Sen. Wendell H. Ford (D-Ky.) had reason to revolt. Senate leaders were pushing through the chamber a tax-overhaul bill that would repeal deductions for state and local sales taxes -- a change that stood to hurt Ford's Bluegrass State more than most.
The wily Kentuckian got his chance to stand up for his constituents Thursday when an amendment was offered to restore the sales tax writeoff.
But the amendment had a price: It saved one deduction, and in exchange traded away a tax break the bill would give homeowners. When Ford stood up for Kentucky, it was to announce that the price was too high for his constituents.
"This may be a good amendment," Ford said, "but you have gone at it wrong. You are knocking down the root of the family by saying they cannot use their No. 1 asset. So you have made the No. 1 mistake . . . . You have gone after my castle, the only thing I have."
The amendment was defeated, 51 to 48.
Ford's tradeoff -- sacrificing one cherished tax break to protect another -- is part of a quiet revolution that tax overhaul has brought to the Senate. For the first time in recent history, a major tax bill is steaming toward Senate passage almost unamended. The Senate resumes action on the measure today and is expected to pass it by Tuesday or Wednesday.
"Not long ago," recalled Sen. John H. Chafee (R-R.I.), "amendments were added willy-nilly. What restraint was there? Let the state of Washington deduct sales taxes! Let someone else have their Individual Retirement Accounts! IRAs are wonderful, let's have IRAs! That's how it worked."
The revolution grows from an unusual combination of circumstances: a tax bill promising rates so low that it appears to have caught public imagination, a spirit of austerity dictated by the federal budget deficit and a political idea on which Washington's often-warring camps of Congress, the White House, Democrats and Republicans are amazingly in sync.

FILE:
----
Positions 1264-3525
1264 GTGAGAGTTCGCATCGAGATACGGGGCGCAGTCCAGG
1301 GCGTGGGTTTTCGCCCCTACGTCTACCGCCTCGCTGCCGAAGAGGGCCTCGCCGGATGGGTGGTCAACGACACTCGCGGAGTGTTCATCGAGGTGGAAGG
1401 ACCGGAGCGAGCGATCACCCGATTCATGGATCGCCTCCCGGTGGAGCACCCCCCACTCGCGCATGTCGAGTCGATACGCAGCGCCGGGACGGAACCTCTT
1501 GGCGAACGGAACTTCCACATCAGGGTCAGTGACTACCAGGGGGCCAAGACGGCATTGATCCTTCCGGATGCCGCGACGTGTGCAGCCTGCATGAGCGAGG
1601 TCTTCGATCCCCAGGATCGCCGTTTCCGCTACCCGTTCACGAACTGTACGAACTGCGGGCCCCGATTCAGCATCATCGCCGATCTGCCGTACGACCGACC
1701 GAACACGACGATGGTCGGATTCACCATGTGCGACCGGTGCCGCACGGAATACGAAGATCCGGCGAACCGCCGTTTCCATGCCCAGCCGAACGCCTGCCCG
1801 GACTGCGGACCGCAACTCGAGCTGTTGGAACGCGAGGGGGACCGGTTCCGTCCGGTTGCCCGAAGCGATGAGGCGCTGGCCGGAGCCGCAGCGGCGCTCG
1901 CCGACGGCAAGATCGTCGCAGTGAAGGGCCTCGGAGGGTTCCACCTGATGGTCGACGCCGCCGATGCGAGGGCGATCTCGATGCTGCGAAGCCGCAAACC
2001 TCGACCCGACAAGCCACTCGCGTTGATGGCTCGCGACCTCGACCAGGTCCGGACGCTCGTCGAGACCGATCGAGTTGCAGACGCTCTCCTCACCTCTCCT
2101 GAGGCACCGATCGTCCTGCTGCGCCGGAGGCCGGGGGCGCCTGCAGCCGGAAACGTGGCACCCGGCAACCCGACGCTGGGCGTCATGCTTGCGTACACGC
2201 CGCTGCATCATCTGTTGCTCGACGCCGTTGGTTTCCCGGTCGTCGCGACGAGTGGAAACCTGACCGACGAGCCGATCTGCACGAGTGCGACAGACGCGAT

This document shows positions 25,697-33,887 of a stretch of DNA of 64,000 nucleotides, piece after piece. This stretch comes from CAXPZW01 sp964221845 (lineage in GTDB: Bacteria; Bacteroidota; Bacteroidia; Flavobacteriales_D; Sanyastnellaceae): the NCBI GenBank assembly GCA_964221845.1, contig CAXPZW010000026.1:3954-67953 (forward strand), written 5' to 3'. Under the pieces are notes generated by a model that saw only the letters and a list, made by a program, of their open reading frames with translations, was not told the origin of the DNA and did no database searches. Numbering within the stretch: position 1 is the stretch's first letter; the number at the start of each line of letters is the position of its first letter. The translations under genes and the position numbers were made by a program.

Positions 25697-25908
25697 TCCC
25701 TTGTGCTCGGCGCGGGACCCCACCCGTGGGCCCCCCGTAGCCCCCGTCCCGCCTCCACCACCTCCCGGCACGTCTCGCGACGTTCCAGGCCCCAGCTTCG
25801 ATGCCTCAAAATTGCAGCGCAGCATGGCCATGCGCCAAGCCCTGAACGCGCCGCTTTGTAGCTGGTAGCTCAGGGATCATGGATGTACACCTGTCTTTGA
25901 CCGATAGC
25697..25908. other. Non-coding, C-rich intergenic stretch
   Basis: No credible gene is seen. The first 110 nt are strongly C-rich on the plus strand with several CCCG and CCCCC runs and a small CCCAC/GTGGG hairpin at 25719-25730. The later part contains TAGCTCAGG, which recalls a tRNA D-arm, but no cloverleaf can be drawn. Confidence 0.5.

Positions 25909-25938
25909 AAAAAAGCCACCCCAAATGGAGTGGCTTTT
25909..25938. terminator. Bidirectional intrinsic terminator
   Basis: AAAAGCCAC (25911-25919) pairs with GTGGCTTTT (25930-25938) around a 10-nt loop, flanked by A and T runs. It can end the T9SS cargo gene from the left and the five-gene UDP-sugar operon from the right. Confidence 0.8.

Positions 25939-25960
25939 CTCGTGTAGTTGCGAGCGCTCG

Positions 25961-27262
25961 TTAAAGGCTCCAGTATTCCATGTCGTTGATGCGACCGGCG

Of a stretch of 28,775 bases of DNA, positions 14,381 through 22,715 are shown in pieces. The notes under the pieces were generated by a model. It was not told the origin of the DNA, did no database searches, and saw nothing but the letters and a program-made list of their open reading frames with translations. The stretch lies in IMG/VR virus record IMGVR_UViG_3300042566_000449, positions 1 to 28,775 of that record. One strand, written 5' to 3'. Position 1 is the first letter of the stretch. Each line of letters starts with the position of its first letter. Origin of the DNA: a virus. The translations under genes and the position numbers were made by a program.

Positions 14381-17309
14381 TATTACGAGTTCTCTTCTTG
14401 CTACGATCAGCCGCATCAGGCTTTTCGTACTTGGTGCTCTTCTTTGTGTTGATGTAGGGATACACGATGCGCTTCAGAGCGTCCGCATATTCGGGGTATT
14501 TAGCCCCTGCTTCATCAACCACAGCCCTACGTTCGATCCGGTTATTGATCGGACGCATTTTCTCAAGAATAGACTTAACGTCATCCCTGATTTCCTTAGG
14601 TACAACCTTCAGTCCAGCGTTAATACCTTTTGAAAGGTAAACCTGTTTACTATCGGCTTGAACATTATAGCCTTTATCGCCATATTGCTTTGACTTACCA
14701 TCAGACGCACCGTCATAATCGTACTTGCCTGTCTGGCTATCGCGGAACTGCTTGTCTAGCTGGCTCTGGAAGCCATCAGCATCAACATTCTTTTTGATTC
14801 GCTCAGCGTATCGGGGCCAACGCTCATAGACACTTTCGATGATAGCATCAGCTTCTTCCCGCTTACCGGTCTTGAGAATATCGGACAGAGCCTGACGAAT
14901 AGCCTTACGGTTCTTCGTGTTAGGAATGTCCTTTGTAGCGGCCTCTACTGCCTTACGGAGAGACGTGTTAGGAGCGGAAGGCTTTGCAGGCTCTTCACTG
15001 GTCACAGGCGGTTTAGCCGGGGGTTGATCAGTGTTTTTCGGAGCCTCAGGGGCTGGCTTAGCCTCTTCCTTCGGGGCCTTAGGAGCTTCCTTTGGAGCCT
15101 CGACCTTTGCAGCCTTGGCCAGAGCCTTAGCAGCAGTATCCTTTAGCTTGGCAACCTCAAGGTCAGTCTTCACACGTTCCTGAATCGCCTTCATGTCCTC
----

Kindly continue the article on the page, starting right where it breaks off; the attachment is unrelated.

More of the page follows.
The bill would eliminate a wide range of tax breaks in exchange for slashing tax rates -- from a maximum of 50 percent to 27 percent for individuals and from 46 percent to 33 percent for corporations. It would remove roughly 6 million low-income Americans from the tax rolls, abolish most tax shelters and generally "level the playing field" on which businesses compete.
One key force behind the change in the Senate is the Gramm-Rudman-Hollings deficit-reduction act, whose passage made it an article of faith that Congress would not take action that increases the federal deficit. Gramm-Rudman-Hollings has turned fiscal politics into a zero-sum game, observed Thomas Mann, executive director of the American Political Science Association and a specialist on Congress.
If Sens. Daniel J. Evans (R-Wash.) and Phil Gramm (R-Tex.) wanted their constituents to be able to deduct state and local sales taxes, as they proposed Thursday night, they either had to raise tax rates, a political taboo, or take it from something else -- in this case, from Ford's house.
Similarly, Sens. Alfonse M. D'Amato (R-N.Y.) and Christopher J. Dodd (D-Conn.) tried to save full IRA tax benefits by hiking taxes on corporations and wealthy individuals, which on the surface seemed a tempting pair of targets.
But the proposal was shown to hit natural resource industries particularly hard, and the combination proved fatal: timber, oil and mining state senators coalesced with other opponents to kill the amendment.
Next up was Sen. Max Baucus (D-Mont.) with another plan to save IRAs, this one proposing to pay the freight by trimming everyone's itemized deductions by $310 -- a proposal that hit constituents of every senator. The backlash was even stronger. Baucus lost, 76 to 21.
"We decided IRAs were wonderful, but we weren't willing to belly up to the bar to pay for them," Gramm said.